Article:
As we wrestle with mental maps, we might spare an incisive thought for William Williams Keen; he died on this date in 1932. A pioneering physician, Keen was the first “brain surgeon” in the U.S.; he successfully removed a brain tumor from a patient in 1887. He was the first physician to perform a decompression of the skull and the first physician in Philadelphia to use Lister’s antiseptic surgical practices. Indeed, in 1892 Keen, with James White, wrote the first American surgery text based on Listerian principles.It was later superseded by Keen’s Surgery its Principles and Practices, which became the “Bible” of American surgeons. Keen is also remembered for having assisted in the now famous secret operation performed on then-President Grover Cleveland in 1893, in which was the Commander-in-Chief’s upper left jaw was removed to rid him of a malignant tumor.
Lynsie Murley, a 24-year-old Amarillo woman (pictured above, via Facebook), sued the TSA for negligence and intentional infliction of emotional distress in connection with a May, 2008 incident at the Corpus Christi airport. As Smoking Gun reports:
Murley charged in her lawsuit that she was “singled out for extended search procedures,” and that a TSA agent frisked her and “pulled Plaintiff’s blouse completely down, exposing Plaintiff’s breasts to everyone in the area.”
TSA employees, Murley added, “joked and laughed about the incident for an extended period of time.” After leaving the security line to be “consoled by an acquaintance who had brought her to the airport,” Murley returned to the line, where a male TSA worker said that he had wished he was there when she first passed through. The employee, Murley recalled, added that “he would just have to watch the video.” The incident left Murley “extremely embarrassed and humiliated,” according to her complaint.
The government settled the suit.
In a resonant but still unresolved case, SG also reports on the case of Iurii Chumak…
The 53-year-old was arrested last month after allegedly groping a flight attendant while onboard a British Airways flight traveling from London to New York… According to the FBI, Chumak placed his hand up the flight attendant’s skirt and “grabbed her genital area” when she bent over to pour coffee for another passenger. Although the incident was witnessed by a second flight attendant, who immediately placed him in restraints, Chumak maintained that he had simply been “drinking on the airplane, fell asleep, and woke up in restraints.”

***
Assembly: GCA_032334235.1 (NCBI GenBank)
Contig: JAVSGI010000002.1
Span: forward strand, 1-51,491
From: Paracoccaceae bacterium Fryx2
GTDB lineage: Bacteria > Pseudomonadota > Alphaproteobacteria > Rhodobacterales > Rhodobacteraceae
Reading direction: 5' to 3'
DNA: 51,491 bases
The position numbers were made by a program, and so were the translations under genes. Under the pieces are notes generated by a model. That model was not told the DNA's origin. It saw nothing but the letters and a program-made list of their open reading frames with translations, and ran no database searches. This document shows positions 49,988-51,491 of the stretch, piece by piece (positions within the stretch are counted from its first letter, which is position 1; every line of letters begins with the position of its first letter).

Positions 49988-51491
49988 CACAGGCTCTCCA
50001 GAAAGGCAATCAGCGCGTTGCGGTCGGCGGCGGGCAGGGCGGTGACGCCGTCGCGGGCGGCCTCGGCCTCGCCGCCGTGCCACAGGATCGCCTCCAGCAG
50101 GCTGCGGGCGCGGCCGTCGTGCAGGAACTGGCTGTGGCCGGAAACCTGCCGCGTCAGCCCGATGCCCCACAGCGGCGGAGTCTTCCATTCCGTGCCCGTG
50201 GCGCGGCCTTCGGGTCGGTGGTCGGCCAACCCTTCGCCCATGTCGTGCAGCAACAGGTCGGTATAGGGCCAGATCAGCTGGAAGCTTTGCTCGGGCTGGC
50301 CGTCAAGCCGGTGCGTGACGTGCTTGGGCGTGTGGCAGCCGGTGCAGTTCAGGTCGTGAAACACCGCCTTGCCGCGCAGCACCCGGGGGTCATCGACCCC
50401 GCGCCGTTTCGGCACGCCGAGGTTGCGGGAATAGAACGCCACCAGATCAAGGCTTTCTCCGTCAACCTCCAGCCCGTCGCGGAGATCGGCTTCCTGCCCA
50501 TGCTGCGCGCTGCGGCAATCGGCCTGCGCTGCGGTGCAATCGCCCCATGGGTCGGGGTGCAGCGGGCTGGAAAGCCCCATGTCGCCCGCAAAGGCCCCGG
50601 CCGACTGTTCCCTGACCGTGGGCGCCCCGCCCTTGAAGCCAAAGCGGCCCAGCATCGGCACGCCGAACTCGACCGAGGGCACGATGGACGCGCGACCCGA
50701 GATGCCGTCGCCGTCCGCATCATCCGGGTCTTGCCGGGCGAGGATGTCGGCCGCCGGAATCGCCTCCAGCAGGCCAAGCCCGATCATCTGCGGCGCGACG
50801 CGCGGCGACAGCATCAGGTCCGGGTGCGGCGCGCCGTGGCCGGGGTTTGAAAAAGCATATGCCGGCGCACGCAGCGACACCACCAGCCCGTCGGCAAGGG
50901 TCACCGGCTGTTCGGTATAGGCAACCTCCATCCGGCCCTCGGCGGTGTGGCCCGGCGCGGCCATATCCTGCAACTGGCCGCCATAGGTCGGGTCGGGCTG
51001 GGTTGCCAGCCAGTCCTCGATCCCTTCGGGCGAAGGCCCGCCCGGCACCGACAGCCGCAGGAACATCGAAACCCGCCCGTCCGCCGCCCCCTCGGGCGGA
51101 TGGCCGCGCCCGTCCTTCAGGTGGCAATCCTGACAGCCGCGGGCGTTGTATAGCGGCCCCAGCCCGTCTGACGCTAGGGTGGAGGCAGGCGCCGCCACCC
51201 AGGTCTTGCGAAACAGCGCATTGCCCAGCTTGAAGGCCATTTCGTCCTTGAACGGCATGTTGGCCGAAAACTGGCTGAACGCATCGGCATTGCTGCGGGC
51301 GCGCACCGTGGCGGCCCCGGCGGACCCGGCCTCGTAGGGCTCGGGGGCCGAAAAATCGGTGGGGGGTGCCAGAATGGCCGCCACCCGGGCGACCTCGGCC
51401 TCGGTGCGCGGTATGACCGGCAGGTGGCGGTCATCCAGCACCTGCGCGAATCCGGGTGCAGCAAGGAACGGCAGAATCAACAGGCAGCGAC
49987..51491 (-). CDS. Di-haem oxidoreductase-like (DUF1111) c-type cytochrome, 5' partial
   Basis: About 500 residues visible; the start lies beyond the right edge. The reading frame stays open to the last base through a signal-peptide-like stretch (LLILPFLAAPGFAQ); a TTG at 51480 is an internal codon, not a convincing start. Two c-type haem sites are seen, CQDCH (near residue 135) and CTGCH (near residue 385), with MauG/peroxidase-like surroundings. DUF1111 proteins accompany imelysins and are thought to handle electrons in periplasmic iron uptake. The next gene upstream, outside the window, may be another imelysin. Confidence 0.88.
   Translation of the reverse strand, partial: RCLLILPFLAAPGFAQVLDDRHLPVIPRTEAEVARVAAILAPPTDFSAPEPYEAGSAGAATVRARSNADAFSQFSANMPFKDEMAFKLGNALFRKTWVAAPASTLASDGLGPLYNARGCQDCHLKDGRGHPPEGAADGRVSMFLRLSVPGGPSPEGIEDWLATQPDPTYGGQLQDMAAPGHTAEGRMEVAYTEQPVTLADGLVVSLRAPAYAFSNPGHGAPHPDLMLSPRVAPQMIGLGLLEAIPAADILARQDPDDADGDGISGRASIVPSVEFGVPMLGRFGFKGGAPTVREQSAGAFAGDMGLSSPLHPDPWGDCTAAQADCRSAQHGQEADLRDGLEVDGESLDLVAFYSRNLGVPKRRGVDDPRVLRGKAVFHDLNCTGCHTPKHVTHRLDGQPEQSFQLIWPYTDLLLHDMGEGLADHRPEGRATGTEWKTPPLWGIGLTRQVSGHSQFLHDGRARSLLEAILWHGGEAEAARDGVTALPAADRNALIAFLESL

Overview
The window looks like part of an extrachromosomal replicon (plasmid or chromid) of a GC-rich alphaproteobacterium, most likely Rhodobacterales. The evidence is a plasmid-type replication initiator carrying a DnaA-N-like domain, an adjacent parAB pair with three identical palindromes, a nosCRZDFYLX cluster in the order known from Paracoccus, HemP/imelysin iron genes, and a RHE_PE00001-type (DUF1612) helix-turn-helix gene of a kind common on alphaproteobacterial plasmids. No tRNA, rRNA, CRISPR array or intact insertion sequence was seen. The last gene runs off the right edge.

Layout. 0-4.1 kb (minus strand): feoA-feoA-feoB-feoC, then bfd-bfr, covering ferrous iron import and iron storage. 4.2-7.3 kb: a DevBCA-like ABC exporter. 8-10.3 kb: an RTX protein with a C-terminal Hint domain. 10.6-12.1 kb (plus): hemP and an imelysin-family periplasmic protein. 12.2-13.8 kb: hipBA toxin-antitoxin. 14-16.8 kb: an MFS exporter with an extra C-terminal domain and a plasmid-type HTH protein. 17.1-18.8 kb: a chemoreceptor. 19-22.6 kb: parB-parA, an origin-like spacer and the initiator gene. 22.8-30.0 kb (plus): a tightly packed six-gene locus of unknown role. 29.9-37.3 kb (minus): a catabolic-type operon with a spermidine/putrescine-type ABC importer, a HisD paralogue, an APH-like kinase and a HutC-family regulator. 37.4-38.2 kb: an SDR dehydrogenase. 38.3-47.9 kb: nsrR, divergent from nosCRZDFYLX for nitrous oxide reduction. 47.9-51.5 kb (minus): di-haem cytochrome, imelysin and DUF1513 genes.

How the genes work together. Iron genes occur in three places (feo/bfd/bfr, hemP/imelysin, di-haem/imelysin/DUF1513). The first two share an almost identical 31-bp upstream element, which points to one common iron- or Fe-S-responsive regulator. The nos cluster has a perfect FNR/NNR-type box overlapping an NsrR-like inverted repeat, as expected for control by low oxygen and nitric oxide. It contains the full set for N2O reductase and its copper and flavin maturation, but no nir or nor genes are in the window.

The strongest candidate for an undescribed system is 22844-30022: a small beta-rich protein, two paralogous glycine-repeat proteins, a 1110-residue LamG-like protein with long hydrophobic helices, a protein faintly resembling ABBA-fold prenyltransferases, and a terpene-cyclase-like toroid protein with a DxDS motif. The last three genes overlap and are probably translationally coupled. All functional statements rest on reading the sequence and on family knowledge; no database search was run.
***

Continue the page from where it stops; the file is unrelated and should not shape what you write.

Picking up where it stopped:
Since his bust, Chumak has been locked up at the Metropolitan Detention Center in Brooklyn. He was named last week in a misdemeanor criminal information charging him in connection with the in-flight April 28 incident (the filing of an information–in lieu of a grand jury presentment by federal prosecutors–often indicates that a defendant is negotiating a guilty plea).
As we reconsider our travel plans, we might console ourselves that it was on this date in 1886 that President Grover Cleveland married Frances Folsom in a White House ceremony.
One of the gentlemen above is (American professor and philosopher of social habit) Michael Pollan; the other is (French professor and philosopher of social institutions) Michel Foucault…
Take the test– that is, look at the other pairs of photos– at “Michael Pollan or Michel Foucault?” to see if you can tell them apart!
As we get in touch with our inner structuralist, we might recall that it was on this date in 1885 that another gift from France arrived in the U.S.: it was on this date that year that “Liberty Enlightening the World”– a token of friendship from the French to the U.S. better known as the Statue of Liberty– entered New York Harbor. Encased in more than 200 crates, the statue was reassembled, placed on its pedestal on (what was then known as) Bedloe’s Island, then dedicated by President Grover Cleveland in October, 1886.